Grade-school students formed much of the audience at Kelly Elementary School's naming on May 19, 2016. (Image credit: Jeremy Lips / Space.com)

While talking with students after Thursday's event, the Kellys' exploratory mindset seemed to have rubbed off on the kids — at least a little bit.

"It's really dangerous, and I'm really concerned about the whole fact that I could die — but it just seems so cool," fifth-grader Martius Nicholas told Space.com after the ribbon cutting. "It might be fine, because scientists are always getting smarter and smarter, and they're always learning new things. And we've been doing this for years. So maybe it's all right."

Other students nearby said they'd want to travel to space — but maybe only for a short trip, rather than the 340-day marathon Scott Kelly returned from just two and a half months ago.

Mark and Scott Kelly with their new mayoral medals at West Orange, NJ town hall May 19, 2016. (Image credit: Jeremy Lips / Space.com)

"Oh, I don't know — he needs a vacation," Mark Kelly said of his brother. "He just got back from a trip — he traveled 200 million miles [320 million kilometers] in 340 days."At a news conference after the renaming, the Kelly brothers were asked what's next for them. The pair seemed unsure.The town hall event was open to the public, and hosted a much bigger crowd on the drizzly Thursday afternoon. The Kelly brothers arrived with a loud motorcycle escort, and police and firemen lined the walkway as they headed up the town hall steps. Many members of the Kelly family were in attendance and were honored, including Mark's wife, former Arizona congresswoman Rep. Gabrielle Giffords. And the twins got the first Mayoral Medals ever awarded in West Orange. When the Kelly twins were finally done, they paused to sign autographs for a long line of space fans, before finally making their exit.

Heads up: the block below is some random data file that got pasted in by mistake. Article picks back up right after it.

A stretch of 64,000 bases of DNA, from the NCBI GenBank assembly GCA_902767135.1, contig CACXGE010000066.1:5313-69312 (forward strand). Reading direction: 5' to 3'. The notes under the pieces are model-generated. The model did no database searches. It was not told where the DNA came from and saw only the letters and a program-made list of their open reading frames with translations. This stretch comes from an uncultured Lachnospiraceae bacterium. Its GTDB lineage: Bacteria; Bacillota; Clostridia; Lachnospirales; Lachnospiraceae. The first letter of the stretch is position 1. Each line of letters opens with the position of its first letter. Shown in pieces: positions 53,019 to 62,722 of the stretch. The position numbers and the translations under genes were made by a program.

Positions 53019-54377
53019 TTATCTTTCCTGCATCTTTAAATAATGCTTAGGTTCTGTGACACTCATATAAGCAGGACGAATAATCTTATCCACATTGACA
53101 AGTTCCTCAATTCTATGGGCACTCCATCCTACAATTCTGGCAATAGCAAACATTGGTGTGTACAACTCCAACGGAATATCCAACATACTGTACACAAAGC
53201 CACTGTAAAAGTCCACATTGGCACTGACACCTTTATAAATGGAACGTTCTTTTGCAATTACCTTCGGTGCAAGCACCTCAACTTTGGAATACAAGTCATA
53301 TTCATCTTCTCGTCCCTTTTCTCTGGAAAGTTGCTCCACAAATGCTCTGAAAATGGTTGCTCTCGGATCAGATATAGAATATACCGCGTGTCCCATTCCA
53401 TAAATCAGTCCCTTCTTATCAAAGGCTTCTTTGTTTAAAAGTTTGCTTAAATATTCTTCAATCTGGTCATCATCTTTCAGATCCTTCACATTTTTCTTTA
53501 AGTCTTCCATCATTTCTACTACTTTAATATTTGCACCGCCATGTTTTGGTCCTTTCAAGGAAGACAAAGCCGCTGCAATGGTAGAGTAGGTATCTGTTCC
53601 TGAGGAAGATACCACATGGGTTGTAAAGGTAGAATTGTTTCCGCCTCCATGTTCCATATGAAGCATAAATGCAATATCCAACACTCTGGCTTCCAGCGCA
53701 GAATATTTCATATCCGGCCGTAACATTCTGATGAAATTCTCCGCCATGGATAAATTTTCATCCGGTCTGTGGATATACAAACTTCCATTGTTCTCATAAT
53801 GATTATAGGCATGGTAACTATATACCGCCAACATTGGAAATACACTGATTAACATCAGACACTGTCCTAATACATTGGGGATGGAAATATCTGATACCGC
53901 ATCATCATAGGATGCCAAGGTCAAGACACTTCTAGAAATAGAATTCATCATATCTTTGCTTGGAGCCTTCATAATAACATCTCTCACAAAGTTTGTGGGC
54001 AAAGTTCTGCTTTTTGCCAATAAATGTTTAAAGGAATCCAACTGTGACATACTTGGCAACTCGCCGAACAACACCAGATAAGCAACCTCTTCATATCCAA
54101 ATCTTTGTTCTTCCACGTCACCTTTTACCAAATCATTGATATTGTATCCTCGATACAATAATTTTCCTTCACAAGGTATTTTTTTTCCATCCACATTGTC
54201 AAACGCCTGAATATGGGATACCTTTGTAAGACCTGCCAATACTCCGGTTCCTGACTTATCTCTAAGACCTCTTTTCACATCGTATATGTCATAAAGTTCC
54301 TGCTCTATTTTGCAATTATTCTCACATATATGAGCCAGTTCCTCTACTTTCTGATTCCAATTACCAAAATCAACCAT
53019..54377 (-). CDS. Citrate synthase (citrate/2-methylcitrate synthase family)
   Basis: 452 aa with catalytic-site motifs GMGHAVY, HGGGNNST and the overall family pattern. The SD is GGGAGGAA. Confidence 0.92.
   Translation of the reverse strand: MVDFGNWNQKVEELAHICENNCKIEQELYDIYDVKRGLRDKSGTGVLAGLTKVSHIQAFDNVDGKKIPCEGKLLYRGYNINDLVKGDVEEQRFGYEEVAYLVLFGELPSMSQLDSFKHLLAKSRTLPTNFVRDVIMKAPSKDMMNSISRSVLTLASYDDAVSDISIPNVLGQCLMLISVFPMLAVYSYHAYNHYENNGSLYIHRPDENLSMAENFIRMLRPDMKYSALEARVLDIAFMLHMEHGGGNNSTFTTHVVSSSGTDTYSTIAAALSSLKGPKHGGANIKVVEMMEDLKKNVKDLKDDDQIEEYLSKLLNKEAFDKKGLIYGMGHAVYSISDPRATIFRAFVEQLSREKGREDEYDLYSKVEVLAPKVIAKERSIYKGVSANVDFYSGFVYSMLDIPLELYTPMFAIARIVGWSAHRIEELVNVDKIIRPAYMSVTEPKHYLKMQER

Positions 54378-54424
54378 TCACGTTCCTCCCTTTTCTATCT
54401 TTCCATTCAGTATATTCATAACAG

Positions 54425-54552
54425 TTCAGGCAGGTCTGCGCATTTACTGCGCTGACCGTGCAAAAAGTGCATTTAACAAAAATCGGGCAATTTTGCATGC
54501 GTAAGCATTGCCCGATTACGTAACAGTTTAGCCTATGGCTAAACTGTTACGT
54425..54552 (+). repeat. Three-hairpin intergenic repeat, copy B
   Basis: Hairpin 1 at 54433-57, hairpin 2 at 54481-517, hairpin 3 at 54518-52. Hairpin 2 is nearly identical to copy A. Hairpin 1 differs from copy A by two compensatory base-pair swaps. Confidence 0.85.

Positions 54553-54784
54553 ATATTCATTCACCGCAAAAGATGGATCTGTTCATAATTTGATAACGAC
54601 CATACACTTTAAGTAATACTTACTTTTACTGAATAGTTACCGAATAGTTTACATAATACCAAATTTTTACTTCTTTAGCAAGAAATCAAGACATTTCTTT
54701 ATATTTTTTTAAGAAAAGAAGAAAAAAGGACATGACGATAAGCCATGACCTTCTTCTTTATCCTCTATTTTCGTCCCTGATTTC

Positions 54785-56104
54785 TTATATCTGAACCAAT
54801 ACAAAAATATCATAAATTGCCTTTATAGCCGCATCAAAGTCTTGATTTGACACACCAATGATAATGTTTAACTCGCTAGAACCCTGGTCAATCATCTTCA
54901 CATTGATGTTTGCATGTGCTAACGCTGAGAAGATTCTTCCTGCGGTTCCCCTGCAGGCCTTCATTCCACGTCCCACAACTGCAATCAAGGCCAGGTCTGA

"And my feet still feel it," Scott Kelly added.

Mark and Scott Kelly humored a long line of autograph seekers after their West Orange town hall event on May 19, 2016. (Image credit: Jeremy Lips / Space.com)

Email Sarah Lewin at slewin@space.com or follow her @SarahExplains. Follow us @Spacedotcom, Facebook and Google+. Original article on Space.com.

Join our Space Forums to keep talking space on the latest missions, night sky and more! And if you have a news tip, correction or comment, let us know at: community@space.com.

Sarah Lewin
Associate Editor

Sarah Lewin started writing for Space.com in June of 2015 as a Staff Writer and became Associate Editor in 2019 . Her work has been featured by Scientific American, IEEE Spectrum, Quanta Magazine, Wired, The Scientist, Science Friday and WGBH's Inside NOVA. Sarah has an MA from NYU's Science, Health and Environmental Reporting Program and an AB in mathematics from Brown University. When not writing, reading or thinking about space, Sarah enjoys musical theatre and mathematical papercraft. She is currently Assistant News Editor at Scientific American. You can follow her on Twitter @SarahExplains.